Employment Issues

In the course of an employment tribunal hearing for unfair dismissal, issues arose as to the true reason for the dismissal and whether it had been reasonable for the respondent to conclude that the claimant was guilty of dishonesty.

A witness for the respondent had given evidence stating that he understood that the police had referred a file concerning the claimant to the Crown Prosecution Service. No criminal charges were ever brought though. The employment judge proceeded to hear the issue of unfair dismissal without the claimant giving evidence, stating that there nothing relevant to be cross-examined at that hearing. The claimant appealed.

On appeal, it was held that the claimant’s evidence and cross-examination of it was relevant to the issues the employment judge had to decide. He should not have proceeded without hearing it. He should have waited to see if the claimant had claimed any privilege against self-incrimination or made an application to adjourn the hearing.

The facts of the case in brief are that the claimant was employed as a porter who was expected to work a 96 hour shift cycle. It was found that between 2007 and 2014 on 41 occasions the claimant had claimed overtime on the basis that another porter was on leave whereas on those dates, records show the other porter was at work. There had been an overpayment of approximately £7,000. The claimant was dismissed on the grounds of dishonesty. Whilst he accepted that the overtime was wrongly claimed, he stated it was by reason of error, not dishonesty.

 

June 2017

Wills and Planning for the future

Research just published underlines how ill-prepared most people are in terms of their end of life planning.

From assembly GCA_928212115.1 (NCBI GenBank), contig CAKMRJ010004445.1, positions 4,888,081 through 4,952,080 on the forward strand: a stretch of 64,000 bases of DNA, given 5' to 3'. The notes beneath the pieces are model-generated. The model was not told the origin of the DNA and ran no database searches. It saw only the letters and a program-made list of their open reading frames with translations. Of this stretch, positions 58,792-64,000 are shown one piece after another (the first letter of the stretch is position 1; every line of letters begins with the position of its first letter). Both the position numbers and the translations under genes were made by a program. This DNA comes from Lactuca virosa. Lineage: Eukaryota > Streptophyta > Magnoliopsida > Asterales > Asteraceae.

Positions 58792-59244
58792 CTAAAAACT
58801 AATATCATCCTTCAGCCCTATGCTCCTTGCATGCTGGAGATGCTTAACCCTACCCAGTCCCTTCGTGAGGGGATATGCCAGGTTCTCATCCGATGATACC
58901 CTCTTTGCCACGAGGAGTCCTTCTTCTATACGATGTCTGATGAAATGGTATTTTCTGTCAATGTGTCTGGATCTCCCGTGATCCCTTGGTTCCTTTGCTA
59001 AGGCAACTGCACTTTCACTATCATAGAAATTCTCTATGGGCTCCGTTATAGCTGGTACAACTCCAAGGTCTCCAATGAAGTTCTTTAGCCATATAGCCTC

More Info

Around-the-clock care set to double by 2035, according to study

According to a recent study published by The Lancet, it is estimated that in the next twenty years, the number of over-85s requiring around-the-clock care is set to double. 

More Info

Treatment for vulnerable offenders

Vulnerable offenders with mental health, alcohol and substance abuse issues are addressing the underlying cause of their offending, as part of a pioneering new government backed scheme.

More Info

Robbers have their sentences increased

In a sign that the courts are taking the vulnerability of victims more into account when assessing punishments for the guilty, a gang of robbers have recently had their sentences increased.

More Info

We’re proud to be associated with

  • The Law Society, Conveyancing Quality Accredited logo
  • The Law Society, Children Law Accredited logo
  • The Law Society, Criminal Litigation Accredited logo
  • The Law Society, Family Law Accredited logo
  • The Law Society, Family Law Advanced Accredited logo
  • The Law Society, Lexcel Accredited logo
  • Solicitors For The Elderly Accredited logo
  • Society of Trust and Estate Practitioners logo
  • Dementia Friends logo
  • Resolution logo